Happy New Year! In case you missed it, the US Department of Transportation announced its final rule on Hours-of-Service (HOS) on December 22. You can read the press release for all the details, and the table below summarizes the changes.

The American Trucking Associations (ATA) and the Owner Operator Independent Drivers Association (OOIDA) immediately issued press releases (here and here) expressing their frustration and disappointment with the ruling. ATA President and CEO Bill Graves said the following:

“Today’s announcement of a new rule on the hours-of-service is completely unsurprising. What is surprising and new to us is that for the first time in the agency’s history, FMCSA has chosen to eschew a stream of positive safety data and cave in to a vocal anti-truck minority and issue a rule that will have no positive impact on safety. From the beginning of this process in October 2009, the agency set itself on a course to fix a rule that’s not only not broken, but by all objective accounts is working to improve highway safety.  Unfortunately, along the way, FMCSA twisted data and, as part of this final rule, is using unjustified causal estimates to justify unnecessary changes.”

The National Retail Federation (NRF) also expressed concern. In a press release, NRF Senior Vice President for Government Relations David French said, “These new regulations will still drive up costs for businesses and consumers while making our highways and city streets more dangerous rather than safer. This is a case where something that might sound good on paper doesn’t work in the real world.”

On their company blogs, Tom Sanderson at Transplace (click here) and Jason Craig at CH Robinson (click here) also shared their perspectives on the ruling (Transplace and CH Robinson are Logistics Viewpoints sponsors).

Here are my three takeaways:

It could have been worse. Shippers and carriers were very concerned that the FMCSA would reduce daily driving hours from 11 to 10 hours, which would have greatly impacted productivity, but this part of the rule was not changed…at least not yet. FMCSA is keeping the door open on this point, saying that it “will continue to conduct data analysis and research to further examine any risks associated with the 11 hours of driving time.” The other good news is that carriers have until July 1, 2013 to comply with the new rules, which gives carriers and shippers plenty of time to adjust their operations…and to launch a legal challenge.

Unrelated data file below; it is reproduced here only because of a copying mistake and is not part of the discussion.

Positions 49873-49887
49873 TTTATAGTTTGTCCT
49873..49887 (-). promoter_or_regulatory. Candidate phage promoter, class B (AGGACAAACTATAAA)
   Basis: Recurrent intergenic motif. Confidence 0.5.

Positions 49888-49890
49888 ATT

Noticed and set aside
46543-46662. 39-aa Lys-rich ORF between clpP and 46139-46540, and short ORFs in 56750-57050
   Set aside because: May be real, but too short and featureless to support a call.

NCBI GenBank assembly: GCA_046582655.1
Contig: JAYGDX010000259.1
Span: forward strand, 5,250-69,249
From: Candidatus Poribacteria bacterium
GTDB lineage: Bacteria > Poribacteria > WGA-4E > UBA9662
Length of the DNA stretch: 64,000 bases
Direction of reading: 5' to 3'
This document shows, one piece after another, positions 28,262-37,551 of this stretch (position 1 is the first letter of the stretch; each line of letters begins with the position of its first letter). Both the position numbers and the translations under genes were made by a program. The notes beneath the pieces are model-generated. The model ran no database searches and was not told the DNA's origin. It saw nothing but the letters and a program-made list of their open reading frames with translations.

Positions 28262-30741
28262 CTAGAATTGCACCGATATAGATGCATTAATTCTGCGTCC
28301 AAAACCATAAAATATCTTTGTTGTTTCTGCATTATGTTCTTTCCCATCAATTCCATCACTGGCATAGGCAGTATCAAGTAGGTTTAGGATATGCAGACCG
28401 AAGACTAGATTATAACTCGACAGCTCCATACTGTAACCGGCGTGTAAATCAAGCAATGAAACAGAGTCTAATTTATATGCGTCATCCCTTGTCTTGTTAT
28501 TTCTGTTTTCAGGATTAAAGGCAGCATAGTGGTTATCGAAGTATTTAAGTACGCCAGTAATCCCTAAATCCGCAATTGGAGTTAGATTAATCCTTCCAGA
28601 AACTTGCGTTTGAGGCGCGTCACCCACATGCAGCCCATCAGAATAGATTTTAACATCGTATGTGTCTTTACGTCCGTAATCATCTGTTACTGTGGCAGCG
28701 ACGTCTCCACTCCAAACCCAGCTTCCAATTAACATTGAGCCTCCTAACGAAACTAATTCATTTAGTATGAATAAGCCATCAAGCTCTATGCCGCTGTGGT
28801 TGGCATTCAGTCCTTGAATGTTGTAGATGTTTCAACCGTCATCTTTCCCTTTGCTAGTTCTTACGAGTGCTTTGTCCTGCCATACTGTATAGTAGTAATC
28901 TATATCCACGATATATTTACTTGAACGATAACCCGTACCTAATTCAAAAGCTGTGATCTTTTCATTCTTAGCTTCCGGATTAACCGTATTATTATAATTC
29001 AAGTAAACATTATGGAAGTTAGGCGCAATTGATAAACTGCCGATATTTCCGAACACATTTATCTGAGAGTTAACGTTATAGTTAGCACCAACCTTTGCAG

It’s not over yet. The ATA and others will likely pursue legal options to further delay, change, or reverse the proposed changes. Will Hours-of-Service become an election year issue? Would anything change with HOS if Obama loses the election or big changes occur in Congress? Hard to know, but in the meantime, I think many carriers will start operating under the new rules on a limited basis to get some hard data on how the changes will impact their operations—and how to spin it into rate increases for shippers.

The big picture in trucking remains the same. What should shippers do in response to the changes in Hours-of-Service? What they should have been doing all along for the past several years if they have been reading the transportation tea leaves. As I wrote about in April 2009, many shippers have been moving away from one-way truck freight and shifting more volume to intermodal and dedicated fleets as a way to “take freight off the truckload grid,” as one of our shipper clients put it. For many shippers, this mode shift and other actions they are taking is in anticipation of trucking capacity getting very tight again when the economy recovers. Driver shortages, rising oil prices, road congestion, outdated infrastructure…regardless of what happens with Hours-of-Service, these big picture issues remain.

And it’s these “big picture” issues that are bringing shippers and carriers together to Washington, DC on February 1 for an industry-wide event called “Stand Up For Trucking.” This event is being organized by the National Shippers Strategic Transportation Council (NASSTRAC) and the American Trucking Associations (ATA), along with the support of nine other industry associations. According to the press release, “This orchestrated effort is historic because both shippers and carriers are working collectively to let their voices be heard so that their Congressional and Senate representatives understand that trucking is a vital national asset that contributes to the well-being of this country.”

So, if you didn’t participate in the Hours-of-Service rulemaking process, here’s another opportunity to educate lawmakers about the important role transportation plays in the success of your company, industry, and the economy as a whole, and what actions they should take to address the various challenges facing the industry.

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